BLACKSBURG — Virginia Tech fans at Lane Stadium witnessed a college football first on Saturday.

After Tech kicker Brian Johnson missed a 42-yard field goal that would have won the game against North Carolina in the fourth overtime, the teams starting alternative two-point conversions with the Hokies closing out a 43-41 victory in six overtimes

The confusion in the stands even extended to the field, and for good reason — this was the first time the new NCAA rule had come into play.

“What are we doing? We run one play, we don’t get it, I’m still on the field, confused, like, ‘What are we doing?’” Virginia Tech receiver Tre Turner said. “So no, I had no idea about the 2-point thing, the new overtime rules and all that.”

Virginia Tech coach Justin Fuente was asked about the new overtime after it was passed in April and didn’t quite understand why the old rule that required teams to attempt two-point conversion after every touchdown starting with the third overtime needed to be overhauled.

“I mean it happens once every how many years?” Fuente said. “I mean, personally I don’t see the reason for us to legislate that any more but I guess somebody did.”

The NCAA changed the rule in response to a marathon seven-overtime game between LSU and Texas A&M that featured 255 total plays and lasted nearly five hours. It was the longest game in history, but only the fifth game to reach seven overtimes since the old rules were adopted in 1996.

There were only 11 games total that even made it to five overtimes in two-plus decades. On Saturday, Tech and North Carolina joined that list.

“To be honest with you, I’d sort of lost track on which number we were on,” Fuente said. “I know we had to go for two, and then they came over and they slowed it down, the change in between whatever it went to, the fifth one, they came over and explained it to us and everything.”

While Virginia Tech hadn’t attempted a two-point conversion this season, they were a regular part of the team’s situational work going back to spring practice and there was an added emphasis on those reps this year after the rule changed.

“We have done two-point play work good vs. good, throughout fall camp, situational work, that sort of stuff,” Fuente said. “We cover the new rules in fall camp and talk about them. We spend, obviously, a lot more time on blind-side blocks and the two-man wedge on kickoff return than we did on that rule, but it obviously came into play today.”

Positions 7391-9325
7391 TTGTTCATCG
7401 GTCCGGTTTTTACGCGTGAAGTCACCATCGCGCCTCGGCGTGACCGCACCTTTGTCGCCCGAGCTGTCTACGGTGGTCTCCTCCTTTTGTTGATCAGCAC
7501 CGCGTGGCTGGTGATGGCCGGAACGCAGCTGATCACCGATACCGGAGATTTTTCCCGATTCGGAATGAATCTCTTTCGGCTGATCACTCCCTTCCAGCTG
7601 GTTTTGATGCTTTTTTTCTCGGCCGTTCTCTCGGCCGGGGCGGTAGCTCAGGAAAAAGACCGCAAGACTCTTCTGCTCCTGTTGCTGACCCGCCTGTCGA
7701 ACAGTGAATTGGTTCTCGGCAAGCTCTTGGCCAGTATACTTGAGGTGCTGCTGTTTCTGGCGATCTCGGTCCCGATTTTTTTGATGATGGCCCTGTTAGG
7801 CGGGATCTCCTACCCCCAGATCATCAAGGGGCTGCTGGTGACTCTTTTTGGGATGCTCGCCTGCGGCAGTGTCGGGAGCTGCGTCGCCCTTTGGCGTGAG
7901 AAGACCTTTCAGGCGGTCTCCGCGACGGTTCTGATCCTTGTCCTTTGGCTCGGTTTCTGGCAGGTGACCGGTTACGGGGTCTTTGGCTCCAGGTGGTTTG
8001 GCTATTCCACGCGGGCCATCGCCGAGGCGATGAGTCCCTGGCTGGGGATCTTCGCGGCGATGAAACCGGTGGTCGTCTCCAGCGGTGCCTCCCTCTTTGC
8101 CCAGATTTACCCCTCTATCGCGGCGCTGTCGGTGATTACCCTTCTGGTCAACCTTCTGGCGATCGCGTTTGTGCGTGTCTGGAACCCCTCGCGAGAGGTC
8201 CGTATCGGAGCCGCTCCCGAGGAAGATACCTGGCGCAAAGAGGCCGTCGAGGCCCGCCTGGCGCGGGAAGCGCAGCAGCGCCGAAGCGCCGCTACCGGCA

Defensive coordinator Bud Foster felt pretty confident when the game got into the two-point conversion stage given all the work they had done. Khalil Ladler blew up both of North Carolina’s attempts in the backfield.

“That goes back to our practice,” Foster said. “We practice those situations. I felt our kids really stepped up big and didn’t panic, we prepared for the situation. We practiced those scenarios.”

That work on the offensive side didn’t extend to the quarterback that happened to be in the game during the fifth and sixth overtime. Tech turned to Quincy Patterson early in the second half in the wake of an injury to Hendon Hooker. Patterson, who has been third on the depth chart all season, hasn’t repped two-point conversions since fall camp.

“Watching guys like Hendon [Hooker] and Ryan [Willis], it’s really easy to get those mental pictures of what it’s like to do things right,” Patterson said. “ I think the coaches know that I value what they do as far the other two quarterbacks and they were just comfortable with me being in that situation.”

Tech’s first attempt was a failed pass attempt to Damon Hazelton in the corner of the end zone. Patterson was successful in the sixth overtime with a run over the left side of the line. It was the same play Patterson turned into a 53-yard touchdown in the fourth quarter running over the right side of the line.

“It was just an outside zone, quarterback keeper all the way,” Patterson said. “I seen the hole and cut it up, couldn’t really get any easier...It was like an out of body experience.”

Mike Niziolek is the Virginia Tech football beat writer for The Roanoke Times. Follow him on Facebook and Twitter.

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